Don’t Delay The Process

Delayed Property Chain

Anything you can do to speed up the process and get to the exchange of contracts faster will help you avoid being gazundered.

We’ve already mentioned becoming chain-free, but it’s also worth ensuring all your paperwork is in order and that you’re ready to proceed as quickly as possible.

Appointing a good solicitor will also help you avoid any unnecessary delays.

We have always made a point of finding the solicitor we want to use as soon as our house is on the market. That way, we can tell potential buyers we have a solicitor ready to go – helping to show we’re serious and won’t hold things up.

Build Up Rapport With The Buyers

If you can, exchange contact details with your buyers. Many high street agents discourage this, yet by being able to contact each other directly you don’t have to wait for the estate agents office to open to pass messages through a middleman.

Most online estate agents allow you to deal with your buyer directly, thus cutting down communication time and helping you keep things on track.

This was one of the biggest advantages we found when we used an online estate agent to sell our home. Being able to communicate with our buyers directly saved a lot of time and helped us overcome problems before they became a major issue.

We actually dealt with our buyer through WhatsApp, and it came in really useful when his solicitor started holding things up. We were able to communicate directly with him and encourage him to put pressure on his solicitor to speed things up.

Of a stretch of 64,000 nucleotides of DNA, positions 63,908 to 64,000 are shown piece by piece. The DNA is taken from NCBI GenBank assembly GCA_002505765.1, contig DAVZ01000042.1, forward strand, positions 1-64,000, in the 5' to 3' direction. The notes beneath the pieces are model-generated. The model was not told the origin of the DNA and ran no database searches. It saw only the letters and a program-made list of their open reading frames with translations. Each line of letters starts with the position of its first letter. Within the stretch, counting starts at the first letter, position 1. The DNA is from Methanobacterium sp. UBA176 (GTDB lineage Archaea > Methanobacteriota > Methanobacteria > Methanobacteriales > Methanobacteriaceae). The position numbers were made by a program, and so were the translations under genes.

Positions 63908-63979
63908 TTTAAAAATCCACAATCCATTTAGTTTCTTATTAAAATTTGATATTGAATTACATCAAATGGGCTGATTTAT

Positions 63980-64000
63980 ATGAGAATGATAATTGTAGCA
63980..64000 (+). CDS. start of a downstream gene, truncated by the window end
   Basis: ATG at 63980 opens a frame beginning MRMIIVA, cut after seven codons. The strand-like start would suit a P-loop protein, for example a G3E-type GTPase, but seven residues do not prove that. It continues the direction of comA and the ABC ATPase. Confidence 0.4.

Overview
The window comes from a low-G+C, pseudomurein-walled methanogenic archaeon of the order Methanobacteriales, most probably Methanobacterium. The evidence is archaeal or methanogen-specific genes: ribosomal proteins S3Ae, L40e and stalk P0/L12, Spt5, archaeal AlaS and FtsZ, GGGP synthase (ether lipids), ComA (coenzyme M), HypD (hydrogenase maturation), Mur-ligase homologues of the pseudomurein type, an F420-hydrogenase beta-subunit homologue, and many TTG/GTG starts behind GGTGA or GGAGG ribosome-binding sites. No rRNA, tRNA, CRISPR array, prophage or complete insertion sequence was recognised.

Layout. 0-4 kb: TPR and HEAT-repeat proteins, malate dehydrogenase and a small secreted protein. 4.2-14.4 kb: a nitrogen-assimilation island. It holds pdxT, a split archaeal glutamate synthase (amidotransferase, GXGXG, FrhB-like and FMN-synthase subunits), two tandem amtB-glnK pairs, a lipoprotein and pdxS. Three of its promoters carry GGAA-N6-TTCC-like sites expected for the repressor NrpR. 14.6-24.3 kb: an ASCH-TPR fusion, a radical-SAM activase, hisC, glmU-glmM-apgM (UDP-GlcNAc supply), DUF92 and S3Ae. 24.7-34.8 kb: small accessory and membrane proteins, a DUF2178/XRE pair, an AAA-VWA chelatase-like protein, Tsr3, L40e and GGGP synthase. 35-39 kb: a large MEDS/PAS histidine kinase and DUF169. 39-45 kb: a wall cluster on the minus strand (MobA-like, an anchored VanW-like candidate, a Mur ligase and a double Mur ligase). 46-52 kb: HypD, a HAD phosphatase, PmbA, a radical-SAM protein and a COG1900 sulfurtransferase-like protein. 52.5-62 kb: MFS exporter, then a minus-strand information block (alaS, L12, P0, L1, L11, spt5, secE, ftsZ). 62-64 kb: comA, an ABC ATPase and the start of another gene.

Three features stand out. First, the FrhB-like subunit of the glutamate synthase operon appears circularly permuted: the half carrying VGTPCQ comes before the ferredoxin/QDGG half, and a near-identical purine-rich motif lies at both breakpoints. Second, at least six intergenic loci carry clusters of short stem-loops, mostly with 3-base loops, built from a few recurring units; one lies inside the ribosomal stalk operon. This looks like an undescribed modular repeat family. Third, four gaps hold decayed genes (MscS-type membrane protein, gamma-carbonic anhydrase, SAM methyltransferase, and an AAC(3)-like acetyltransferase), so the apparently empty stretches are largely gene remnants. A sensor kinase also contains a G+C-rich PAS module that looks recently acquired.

How To Deal With Gazundering As A Seller

How To Deal With Gazundering

While we would love to say that our guide on how to protect against gazundering as a seller will guarantee it won’t happen, that would be a lie. So, we don’t.

Instead, we also provide you with advice on how to deal with it if it does happen. First: don’t panic!

Sometimes there are genuine reasons as to why a buyer needs to lower their offer. In such cases, you may be able to make allowances depending on your financial position and desire to sell.

Whether you accept a lower offer may also depend on how quickly you feel you could find a replacement buyer.

In short, you have several options open to you:

1. Refuse Point-Blank

If you feel the buyer is simply trying it on, or the lower offer makes it impossible for you to continue the transaction from a financial point of view, refusing point-blank may be your only option.

Sometimes this will mean the buyer backtracks and agrees to proceed at the originally agreed price.

Sometimes you’ll lose the buyer altogether, particularly if it’s because they have seen another property they like.

Refusing point-blank is a risky strategy but can occasionally be the correct option.

2. Re-Negotiate The Price

Perhaps more common is to attempt to re-negotiate the price.

This can often be effective when the gazundering is happening because of an unfavourable survey.

You can perhaps negotiate the buyer back up to an acceptable price by agreeing to carry out repairs to some of the issues highlighted.